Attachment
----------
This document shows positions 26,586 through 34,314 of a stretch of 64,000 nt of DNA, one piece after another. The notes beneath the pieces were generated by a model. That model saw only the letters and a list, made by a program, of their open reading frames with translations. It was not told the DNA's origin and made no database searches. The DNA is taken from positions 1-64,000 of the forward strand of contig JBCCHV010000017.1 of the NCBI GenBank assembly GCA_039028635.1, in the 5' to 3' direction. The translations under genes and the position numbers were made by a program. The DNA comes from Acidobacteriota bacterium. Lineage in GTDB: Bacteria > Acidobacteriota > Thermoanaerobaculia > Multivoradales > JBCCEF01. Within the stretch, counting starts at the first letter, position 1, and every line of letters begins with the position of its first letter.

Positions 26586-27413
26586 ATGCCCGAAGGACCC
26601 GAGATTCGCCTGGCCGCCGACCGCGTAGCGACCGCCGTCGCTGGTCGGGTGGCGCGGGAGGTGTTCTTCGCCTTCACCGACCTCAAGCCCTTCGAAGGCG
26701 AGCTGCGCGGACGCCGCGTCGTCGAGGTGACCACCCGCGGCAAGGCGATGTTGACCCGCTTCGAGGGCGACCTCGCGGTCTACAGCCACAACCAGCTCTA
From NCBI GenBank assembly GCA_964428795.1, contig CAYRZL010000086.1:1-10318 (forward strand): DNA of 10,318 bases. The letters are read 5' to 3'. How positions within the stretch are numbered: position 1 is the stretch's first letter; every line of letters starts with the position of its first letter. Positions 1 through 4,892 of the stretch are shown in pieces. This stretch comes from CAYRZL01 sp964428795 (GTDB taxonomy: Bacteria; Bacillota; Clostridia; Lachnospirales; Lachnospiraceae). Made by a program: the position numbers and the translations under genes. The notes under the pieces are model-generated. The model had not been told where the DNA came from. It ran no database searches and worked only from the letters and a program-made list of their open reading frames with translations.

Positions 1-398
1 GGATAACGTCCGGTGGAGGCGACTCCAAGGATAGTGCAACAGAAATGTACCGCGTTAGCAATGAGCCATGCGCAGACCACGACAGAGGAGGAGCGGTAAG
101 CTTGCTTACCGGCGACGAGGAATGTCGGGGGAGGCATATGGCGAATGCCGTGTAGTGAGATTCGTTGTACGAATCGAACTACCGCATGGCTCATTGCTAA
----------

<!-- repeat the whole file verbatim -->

This document shows positions 26,586 through 34,314 of a stretch of 64,000 nt of DNA, one piece after another. The notes beneath the pieces were generated by a model. That model saw only the letters and a list, made by a program, of their open reading frames with translations. It was not told the DNA's origin and made no database searches. The DNA is taken from positions 1-64,000 of the forward strand of contig JBCCHV010000017.1 of the NCBI GenBank assembly GCA_039028635.1, in the 5' to 3' direction. The translations under genes and the position numbers were made by a program. The DNA comes from Acidobacteriota bacterium. Lineage in GTDB: Bacteria > Acidobacteriota > Thermoanaerobaculia > Multivoradales > JBCCEF01. Within the stretch, counting starts at the first letter, position 1, and every line of letters begins with the position of its first letter.

Positions 26586-27413
26586 ATGCCCGAAGGACCC
26601 GAGATTCGCCTGGCCGCCGACCGCGTAGCGACCGCCGTCGCTGGTCGGGTGGCGCGGGAGGTGTTCTTCGCCTTCACCGACCTCAAGCCCTTCGAAGGCG
26701 AGCTGCGCGGACGCCGCGTCGTCGAGGTGACCACCCGCGGCAAGGCGATGTTGACCCGCTTCGAGGGCGACCTCGCGGTCTACAGCCACAACCAGCTCTA
From NCBI GenBank assembly GCA_964428795.1, contig CAYRZL010000086.1:1-10318 (forward strand): DNA of 10,318 bases. The letters are read 5' to 3'. How positions within the stretch are numbered: position 1 is the stretch's first letter; every line of letters starts with the position of its first letter. Positions 1 through 4,892 of the stretch are shown in pieces. This stretch comes from CAYRZL01 sp964428795 (GTDB taxonomy: Bacteria; Bacillota; Clostridia; Lachnospirales; Lachnospiraceae). Made by a program: the position numbers and the translations under genes. The notes under the pieces are model-generated. The model had not been told where the DNA came from. It ran no database searches and worked only from the letters and a program-made list of their open reading frames with translations.

Positions 1-398
1 GGATAACGTCCGGTGGAGGCGACTCCAAGGATAGTGCAACAGAAATGTACCGCGTTAGCAATGAGCCATGCGCAGACCACGACAGAGGAGGAGCGGTAAG
101 CTTGCTTACCGGCGACGAGGAATGTCGGGGGAGGCATATGGCGAATGCCGTGTAGTGAGATTCGTTGTACGAATCGAACTACCGCATGGCTCATTGCTAA